Joe Pinsker - October 20, 2015
In an interview with Fusion’s Felix Salmon the day after last week’s Democratic debate and published Tuesday, Senator Bernie Sanders discussed the marquee features of democratic socialism he’s been tirelessly calling for during his presidential campaign: higher taxes for the wealthiest Americans, an increased minimum wage, and breaking up the biggest Wall Street banks.
Salmon also raised a possibility that has not been as prominent in Sanders’s stump speeches, but animates him nonetheless: turning the U.S.’s post offices into banks. Sanders:
"If you are a low-income person, it is, depending upon where you live, very difficult to find normal banking. Banks don’t want you. And what people are forced to do is go to payday lenders who charge outrageously high interest rates. You go to check-cashing places, which rip you off. And, yes, I think that the postal service, in fact, can play an important role in providing modest types of banking service to folks who need it."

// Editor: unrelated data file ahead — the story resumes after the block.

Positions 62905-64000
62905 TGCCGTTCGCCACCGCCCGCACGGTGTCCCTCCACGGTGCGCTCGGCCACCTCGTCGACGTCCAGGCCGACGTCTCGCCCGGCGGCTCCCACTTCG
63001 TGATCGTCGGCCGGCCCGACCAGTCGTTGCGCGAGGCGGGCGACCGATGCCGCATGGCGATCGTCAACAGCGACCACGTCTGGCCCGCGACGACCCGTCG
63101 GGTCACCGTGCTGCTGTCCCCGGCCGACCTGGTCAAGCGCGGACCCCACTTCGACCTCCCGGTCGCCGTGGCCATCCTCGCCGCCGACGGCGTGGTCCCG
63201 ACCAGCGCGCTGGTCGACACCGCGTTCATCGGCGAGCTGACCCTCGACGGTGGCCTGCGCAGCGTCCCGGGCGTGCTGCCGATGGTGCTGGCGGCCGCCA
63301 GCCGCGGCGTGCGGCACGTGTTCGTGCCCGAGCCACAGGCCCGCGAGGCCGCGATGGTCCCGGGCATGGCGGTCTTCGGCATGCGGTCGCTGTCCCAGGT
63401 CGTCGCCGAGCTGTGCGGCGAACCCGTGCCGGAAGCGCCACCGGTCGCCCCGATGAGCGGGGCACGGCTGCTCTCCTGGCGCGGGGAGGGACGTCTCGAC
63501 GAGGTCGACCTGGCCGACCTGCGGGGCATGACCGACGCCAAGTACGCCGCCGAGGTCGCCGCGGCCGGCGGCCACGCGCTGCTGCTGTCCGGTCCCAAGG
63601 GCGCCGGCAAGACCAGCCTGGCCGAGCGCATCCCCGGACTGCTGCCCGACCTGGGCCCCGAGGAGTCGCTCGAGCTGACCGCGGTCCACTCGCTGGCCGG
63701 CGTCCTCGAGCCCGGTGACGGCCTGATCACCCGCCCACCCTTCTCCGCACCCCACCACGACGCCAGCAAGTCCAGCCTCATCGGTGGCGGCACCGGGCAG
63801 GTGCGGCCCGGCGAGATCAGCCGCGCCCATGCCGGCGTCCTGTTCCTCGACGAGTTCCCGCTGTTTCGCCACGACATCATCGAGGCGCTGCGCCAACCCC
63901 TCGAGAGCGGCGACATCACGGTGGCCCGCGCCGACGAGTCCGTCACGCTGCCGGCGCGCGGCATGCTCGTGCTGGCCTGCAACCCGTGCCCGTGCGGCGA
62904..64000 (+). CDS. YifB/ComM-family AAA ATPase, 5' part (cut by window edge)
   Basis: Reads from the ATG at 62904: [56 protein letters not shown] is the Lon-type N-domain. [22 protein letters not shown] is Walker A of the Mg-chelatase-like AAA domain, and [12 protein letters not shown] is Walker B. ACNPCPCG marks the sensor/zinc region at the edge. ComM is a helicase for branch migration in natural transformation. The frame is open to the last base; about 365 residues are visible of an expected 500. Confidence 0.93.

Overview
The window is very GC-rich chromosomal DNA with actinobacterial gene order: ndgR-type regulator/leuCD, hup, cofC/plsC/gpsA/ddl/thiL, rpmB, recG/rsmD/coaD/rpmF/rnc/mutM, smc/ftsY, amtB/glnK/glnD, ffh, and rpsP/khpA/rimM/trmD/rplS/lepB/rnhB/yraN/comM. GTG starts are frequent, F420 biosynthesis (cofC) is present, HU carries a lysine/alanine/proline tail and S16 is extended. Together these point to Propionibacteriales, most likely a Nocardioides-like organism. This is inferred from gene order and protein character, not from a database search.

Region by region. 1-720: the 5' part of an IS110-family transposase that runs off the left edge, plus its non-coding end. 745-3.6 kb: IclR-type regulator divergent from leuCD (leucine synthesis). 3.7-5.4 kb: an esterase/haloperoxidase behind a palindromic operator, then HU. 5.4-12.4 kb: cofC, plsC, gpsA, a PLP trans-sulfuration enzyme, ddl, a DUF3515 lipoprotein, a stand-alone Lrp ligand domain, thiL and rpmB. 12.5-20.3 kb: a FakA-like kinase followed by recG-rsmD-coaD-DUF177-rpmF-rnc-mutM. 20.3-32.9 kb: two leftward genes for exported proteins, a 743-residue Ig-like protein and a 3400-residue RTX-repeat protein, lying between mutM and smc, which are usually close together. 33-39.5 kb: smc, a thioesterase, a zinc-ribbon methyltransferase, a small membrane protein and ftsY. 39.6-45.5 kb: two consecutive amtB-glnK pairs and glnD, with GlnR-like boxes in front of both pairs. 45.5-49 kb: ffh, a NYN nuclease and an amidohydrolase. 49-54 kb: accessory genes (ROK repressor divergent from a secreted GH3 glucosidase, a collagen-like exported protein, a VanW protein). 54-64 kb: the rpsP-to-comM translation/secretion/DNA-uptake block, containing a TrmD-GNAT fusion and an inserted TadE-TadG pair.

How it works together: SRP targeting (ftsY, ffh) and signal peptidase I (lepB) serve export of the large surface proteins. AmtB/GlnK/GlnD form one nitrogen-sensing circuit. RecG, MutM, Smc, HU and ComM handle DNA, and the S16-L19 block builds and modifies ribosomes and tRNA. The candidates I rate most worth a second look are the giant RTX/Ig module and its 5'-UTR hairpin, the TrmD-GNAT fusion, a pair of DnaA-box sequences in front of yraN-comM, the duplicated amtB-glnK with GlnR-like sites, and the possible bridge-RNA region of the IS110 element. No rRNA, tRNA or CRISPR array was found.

It’s something Sanders alluded to in a 2014 Wall Street Journal op-ed, and it’s not even the craziest idea proposed to save the USPS—a report last year explored the implications of turning post offices into hubs for 3-D printing.